Cardiff Blues captain Sam Warburton will lead the British & Irish Lions out once again as Warren Gatland names an unchanged side for the titanic Test decider against New Zealand.
Leinster’s Jonathan Sexton retains his place after helping reinvigorate the Lions to a famous 24-21 victory in Wellington last weekend.
Conor Murray, of Munster, went over the whitewash during the heroic success last Saturday and will hope to help the Lions win a Test Series in New Zealand for the first time since 1971.
Gatland’s starting XV will once more be made up of eight Guinness PRO12 players as the Lions look to make history at Eden Park by being the first to beat New Zealand there for 23 years.
In the backline Leinster’s Sexton starts at fly-half alongside Murray while Owen Farrell slides to inside centre and is joined by Scarlets Jonathan Davies in the midfield.
Gatland has lined-up Anthony Watson, Elliot Daly and Liam Williams in his back three once more after impressing in both Tests.
— Cardiff Blues (@cardiff_blues) July 5, 2017
O’Brien will start once more in the back row alongside Warburton who is joined by Welsh compatriot Taulupe Faletau.
Ospreys’ Alun Wyn Jones makes his ninth successive Lions Test appearance and is paired with Maro Itoje. Leinsterman Tadhg Furlong remains in the front row.
Scarlets Ken Owens, Leinster’s Jack McGrath, Munsterman CJ Stander and Ospreys Rhys Webb all feature on the bench for the Lions.
WHAT THEY’VE BEEN SAYING
Captain Sam Warburton on how much winning the series would mean to him:
“It is definitely the biggest challenge we have had in all of our careers including previous Lions tours, World Cups, Six Nations and all the big games in Europe the lads have been involved in.
“It’s a massive, massive team effort, and so if we win it, it definitely will be up there as the pinnacle of our careers.”
Jonathan Sexton on being picked once again to face the All Blacks:
“To get picked again for another Test is great for everyone involved and now it is all about gearing up to try and bring our best performance of the Tour so far – and we feel that is what we are going to need if we are going to get the win.
“We will have learned a bit from last week and we can take it up a level, we feel we need to go up another level to beat them at Eden Park, that is the bottom line and a great challenge for us to try and get better again, and if we do it will be pretty special.”
— British&Irish Lions (@lionsofficial) July 5, 2017
Ngani Laumape will fill the void left by Sonny Bill Williams at inside centre after he was given a four week ban for a head-high challenge on Anthony Watson last Saturday.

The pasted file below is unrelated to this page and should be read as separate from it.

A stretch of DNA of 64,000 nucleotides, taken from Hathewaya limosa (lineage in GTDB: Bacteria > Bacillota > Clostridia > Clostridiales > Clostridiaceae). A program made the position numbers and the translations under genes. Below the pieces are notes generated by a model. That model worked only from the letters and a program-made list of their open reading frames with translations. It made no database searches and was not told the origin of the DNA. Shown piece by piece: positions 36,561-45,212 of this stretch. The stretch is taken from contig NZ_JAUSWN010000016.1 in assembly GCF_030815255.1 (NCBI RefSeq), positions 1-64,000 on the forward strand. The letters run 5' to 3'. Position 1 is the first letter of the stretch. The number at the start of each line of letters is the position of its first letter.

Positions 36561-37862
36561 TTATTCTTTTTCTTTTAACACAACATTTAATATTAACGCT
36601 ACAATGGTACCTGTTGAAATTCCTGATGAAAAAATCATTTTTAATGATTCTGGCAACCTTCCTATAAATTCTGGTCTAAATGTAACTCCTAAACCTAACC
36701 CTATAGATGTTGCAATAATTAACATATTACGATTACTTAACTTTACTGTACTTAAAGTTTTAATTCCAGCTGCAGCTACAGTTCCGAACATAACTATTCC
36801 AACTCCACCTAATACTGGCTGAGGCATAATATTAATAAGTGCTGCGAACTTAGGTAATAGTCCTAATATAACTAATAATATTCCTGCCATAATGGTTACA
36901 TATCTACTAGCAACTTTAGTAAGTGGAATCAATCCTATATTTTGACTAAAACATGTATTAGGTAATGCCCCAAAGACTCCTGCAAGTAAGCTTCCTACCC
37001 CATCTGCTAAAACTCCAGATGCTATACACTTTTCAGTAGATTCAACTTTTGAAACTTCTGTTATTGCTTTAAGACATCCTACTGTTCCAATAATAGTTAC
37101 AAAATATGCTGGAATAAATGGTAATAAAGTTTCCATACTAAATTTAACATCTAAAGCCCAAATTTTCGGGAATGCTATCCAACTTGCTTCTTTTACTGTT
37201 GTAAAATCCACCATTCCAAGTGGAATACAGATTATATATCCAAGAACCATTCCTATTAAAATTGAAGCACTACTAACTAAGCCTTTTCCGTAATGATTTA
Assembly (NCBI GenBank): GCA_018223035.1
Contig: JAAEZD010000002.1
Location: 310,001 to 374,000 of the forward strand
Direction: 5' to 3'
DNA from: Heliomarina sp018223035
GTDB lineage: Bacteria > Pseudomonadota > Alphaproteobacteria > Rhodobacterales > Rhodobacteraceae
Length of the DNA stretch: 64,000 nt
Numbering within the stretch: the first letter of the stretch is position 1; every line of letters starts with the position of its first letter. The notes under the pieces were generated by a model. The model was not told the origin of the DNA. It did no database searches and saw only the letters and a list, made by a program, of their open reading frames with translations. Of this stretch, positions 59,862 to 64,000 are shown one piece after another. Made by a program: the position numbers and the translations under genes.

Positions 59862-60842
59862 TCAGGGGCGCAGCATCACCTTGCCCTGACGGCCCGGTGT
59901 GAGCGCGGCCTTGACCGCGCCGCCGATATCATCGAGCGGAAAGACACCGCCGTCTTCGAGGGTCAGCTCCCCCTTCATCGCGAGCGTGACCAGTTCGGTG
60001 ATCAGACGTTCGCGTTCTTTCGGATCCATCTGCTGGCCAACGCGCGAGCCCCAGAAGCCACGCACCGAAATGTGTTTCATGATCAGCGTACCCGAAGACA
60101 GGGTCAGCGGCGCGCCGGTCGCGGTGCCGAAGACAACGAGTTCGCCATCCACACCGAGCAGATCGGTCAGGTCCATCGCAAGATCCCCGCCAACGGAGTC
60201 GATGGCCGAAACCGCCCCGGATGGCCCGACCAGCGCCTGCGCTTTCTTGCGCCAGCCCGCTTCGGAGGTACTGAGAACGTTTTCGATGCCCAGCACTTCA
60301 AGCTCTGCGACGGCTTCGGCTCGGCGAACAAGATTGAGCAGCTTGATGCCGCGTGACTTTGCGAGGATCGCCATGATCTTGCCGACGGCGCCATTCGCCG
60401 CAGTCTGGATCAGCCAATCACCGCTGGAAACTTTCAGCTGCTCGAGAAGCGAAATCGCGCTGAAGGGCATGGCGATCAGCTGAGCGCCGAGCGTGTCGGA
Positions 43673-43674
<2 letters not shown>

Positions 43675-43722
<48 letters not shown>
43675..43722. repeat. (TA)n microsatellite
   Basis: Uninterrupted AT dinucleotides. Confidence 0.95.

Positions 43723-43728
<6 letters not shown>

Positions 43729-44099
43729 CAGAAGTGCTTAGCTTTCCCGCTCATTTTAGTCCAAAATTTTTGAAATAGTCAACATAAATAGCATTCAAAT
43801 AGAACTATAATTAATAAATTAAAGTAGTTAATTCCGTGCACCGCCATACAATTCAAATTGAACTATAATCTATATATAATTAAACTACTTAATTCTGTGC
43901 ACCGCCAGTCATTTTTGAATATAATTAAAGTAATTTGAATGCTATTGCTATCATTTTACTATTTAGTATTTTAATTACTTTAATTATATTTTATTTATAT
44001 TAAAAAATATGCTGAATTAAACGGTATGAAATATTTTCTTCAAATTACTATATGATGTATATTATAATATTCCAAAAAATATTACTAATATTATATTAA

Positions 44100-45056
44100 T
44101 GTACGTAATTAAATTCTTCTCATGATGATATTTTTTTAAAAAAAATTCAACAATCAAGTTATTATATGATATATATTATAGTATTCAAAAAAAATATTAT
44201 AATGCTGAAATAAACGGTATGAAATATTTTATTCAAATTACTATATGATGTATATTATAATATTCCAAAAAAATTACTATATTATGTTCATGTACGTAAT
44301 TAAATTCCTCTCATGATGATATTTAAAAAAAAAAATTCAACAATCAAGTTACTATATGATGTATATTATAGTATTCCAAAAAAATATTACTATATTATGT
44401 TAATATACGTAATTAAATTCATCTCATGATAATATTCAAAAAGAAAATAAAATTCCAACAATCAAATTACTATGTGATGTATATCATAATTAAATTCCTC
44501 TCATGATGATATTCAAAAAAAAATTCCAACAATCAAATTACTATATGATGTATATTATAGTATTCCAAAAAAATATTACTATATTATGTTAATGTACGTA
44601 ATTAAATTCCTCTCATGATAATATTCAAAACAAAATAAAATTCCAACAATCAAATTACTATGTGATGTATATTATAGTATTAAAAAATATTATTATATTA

And after the shock defeat last weekend, Steven Hansen has shuffled the pack as he hands Jordie Barrett his first start for the All Blacks at full-back and will play with his older brother Beauden, who starts at fly-half.
Israel Dagg will shift to the right wing with Julian Savea returning on the left with captain and Kieran Read will win his 100th cap at number eight.
The pack remains the same for a third Test running, with the four Crusaders of Owen Franks, Codie Taylor, Joe Moody and Sam Whitelock joined by Brodie Retallick in the tight five.
HEAD TO HEAD – Sean O’Brien v Jerome Kaino
Kaino was the man sacrificed in the second Test following Sonny Bill Williams red card for the high challenge on Watson.
The veteran blindside flanker will be looking to have a far greater impact on proceedings at Eden Park and protect New Zealand’s proud record in Auckland.
He’ll be facing up against Leinsterman O’Brien who has been cleared of citing following a decision on July 2.
O’Brien was colossal at the rain soaked Cake Tin, delivering forceful clear-outs, carries and tackles as he proved an immovable pillar in the lead-up to Faletau’s try.
The British and Irish Lions have only won two series deciders in their history and they both came against Australia, in 1989 and 2013 respectfully.
The last series decider the tourists faced in New Zealand was in 1993 where they were defeated 30-13 at Eden Park.
WHERE IS IT BEING PLAYED?
The Lions have already sampled Eden Park, losing to the Blues and the All Blacks on this tour.
The home of New Zealand rugby was founded in 1900 and is the country’s largest and most iconic ground.
— Leinster Rugby (@leinsterrugby) July 5, 2017
The first Lions Test in Auckland was in 1908 at Potter’s Park, and 22 years later the men in red made their Eden Park bow.
The stadium has hosted several large events, including the 1992 Cricket World Cup and 2011 Rugby World Cup final – where New Zealand edged past France to claim the title.
Roman Poite will be the man in the middle of the British and Irish Lions’ third Test against New Zealand.
The Frenchman refereed the final game of the tour to Australia in 2013 when a 41-16 victory over the Wallabies sealed a 2-1 series win.
He has also refereed one of the Lions match this Tour, taking charge for the warm-up game against the Hurricanes earlier in the current tour, which ended in a thrilling 31-31 draw.